Living on autopilot? Four ways your inner kid can help

Maryellen P. Mullin sees lots of people going through life on autopilot: complete tasks, eat, sleep, repeat. “It leaves them bored, disconnected and lonely,” says Mullin, family therapist and founder of San Francisco Family Therapy in San Francisco, CA.

One way she helps patients break free from this vicious cycle is by encouraging them to be more playful at work. “Even with the hovering shadows of life’s experiences, there is a part of you that once felt limitless, excited, curious and happy,” Mullin adds.

Here’s how to channel your inner kid and feel more alive:

1. Do something unscheduled

It’s all about baby steps, says Mullin: “Start with a walk at lunch, or try a new restaurant.” Mullin suggests asking your partner for a few hours of unscheduled and unstructured time to “discover” somewhere unfamiliar.

2. Wear your cape at work

Sporting a new color, a new piece of jewelry or a new tie at work are easy, subtle ways to let your creative side out, Mullin points out. “What we wear influences how we feel about ourselves,” she says.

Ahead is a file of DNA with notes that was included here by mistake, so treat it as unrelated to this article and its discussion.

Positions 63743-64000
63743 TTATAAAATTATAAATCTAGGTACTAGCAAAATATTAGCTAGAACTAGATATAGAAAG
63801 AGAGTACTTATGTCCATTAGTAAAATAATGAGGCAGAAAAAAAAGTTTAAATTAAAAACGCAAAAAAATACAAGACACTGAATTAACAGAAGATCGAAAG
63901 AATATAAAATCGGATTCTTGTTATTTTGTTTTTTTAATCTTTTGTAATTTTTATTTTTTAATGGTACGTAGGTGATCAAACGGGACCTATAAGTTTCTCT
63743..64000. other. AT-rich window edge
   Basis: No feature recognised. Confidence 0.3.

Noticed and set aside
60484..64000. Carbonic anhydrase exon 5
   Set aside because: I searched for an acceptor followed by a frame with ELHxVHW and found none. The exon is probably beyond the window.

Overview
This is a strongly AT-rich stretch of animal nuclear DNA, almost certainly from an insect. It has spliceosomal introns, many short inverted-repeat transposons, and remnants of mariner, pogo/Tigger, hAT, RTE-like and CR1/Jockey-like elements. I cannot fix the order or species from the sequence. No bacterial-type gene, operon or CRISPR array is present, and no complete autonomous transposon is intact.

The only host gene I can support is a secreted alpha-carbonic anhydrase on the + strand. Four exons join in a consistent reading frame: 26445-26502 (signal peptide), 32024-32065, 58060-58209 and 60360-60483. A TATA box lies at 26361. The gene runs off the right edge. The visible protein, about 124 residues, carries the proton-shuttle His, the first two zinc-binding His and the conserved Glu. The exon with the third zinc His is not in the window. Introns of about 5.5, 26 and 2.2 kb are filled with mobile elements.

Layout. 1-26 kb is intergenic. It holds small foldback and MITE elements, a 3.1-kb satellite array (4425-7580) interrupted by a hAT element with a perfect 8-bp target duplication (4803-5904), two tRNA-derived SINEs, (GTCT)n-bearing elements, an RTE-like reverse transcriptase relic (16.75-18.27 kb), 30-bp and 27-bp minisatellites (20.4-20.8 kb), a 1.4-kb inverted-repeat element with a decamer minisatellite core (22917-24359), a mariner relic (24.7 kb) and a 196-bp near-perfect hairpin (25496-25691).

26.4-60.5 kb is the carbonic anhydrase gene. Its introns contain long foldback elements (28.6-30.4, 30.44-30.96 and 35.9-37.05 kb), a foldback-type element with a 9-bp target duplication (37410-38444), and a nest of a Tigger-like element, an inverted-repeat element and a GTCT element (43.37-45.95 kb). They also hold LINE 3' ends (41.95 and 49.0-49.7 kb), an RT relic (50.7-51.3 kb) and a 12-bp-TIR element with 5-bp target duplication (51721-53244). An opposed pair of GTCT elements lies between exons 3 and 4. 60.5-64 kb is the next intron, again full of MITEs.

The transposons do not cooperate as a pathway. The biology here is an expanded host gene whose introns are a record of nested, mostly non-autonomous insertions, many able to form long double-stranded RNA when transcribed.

Outside the office, have fun playing dress up like you did when you were a kid.
“If your job requires a uniform, let your style show on the weekend. If you have kids in your life, be their superhero for an afternoon and dress the part,” advises Mullin..

Instead of couch streaming, treat your brain to a real-time experience such as a day trip for two.

3. Go radio silent

A gesture as small as leaving your phone in your desk drawer at work during lunch will do wonders for your mental health. “You did this as a kid – hours without interruptions,” points out Mullin. It may take time to establish this new habit, she says, but once you do, you’ll find yourself looking forward to the freedom of a smart phone disconnect.

4. Actually play

“Just get out there and play,” Mullin says. Her recommendations include buying an adult board game and inviting people to your house and going out for trivia night at a pub.
When we forget to play and get lost in the logical side of adult life, she says, we shut down a vital part of what keeps us happy and balanced, wards off stress, and enables us to stay connected with others

Snack On This:

Bring out your playful self with a dance party at home, Mullin suggests. For the science behind the importance of play, Dr. Stuart Brown Ted’s Talk is worth a 20 minute snack-break.


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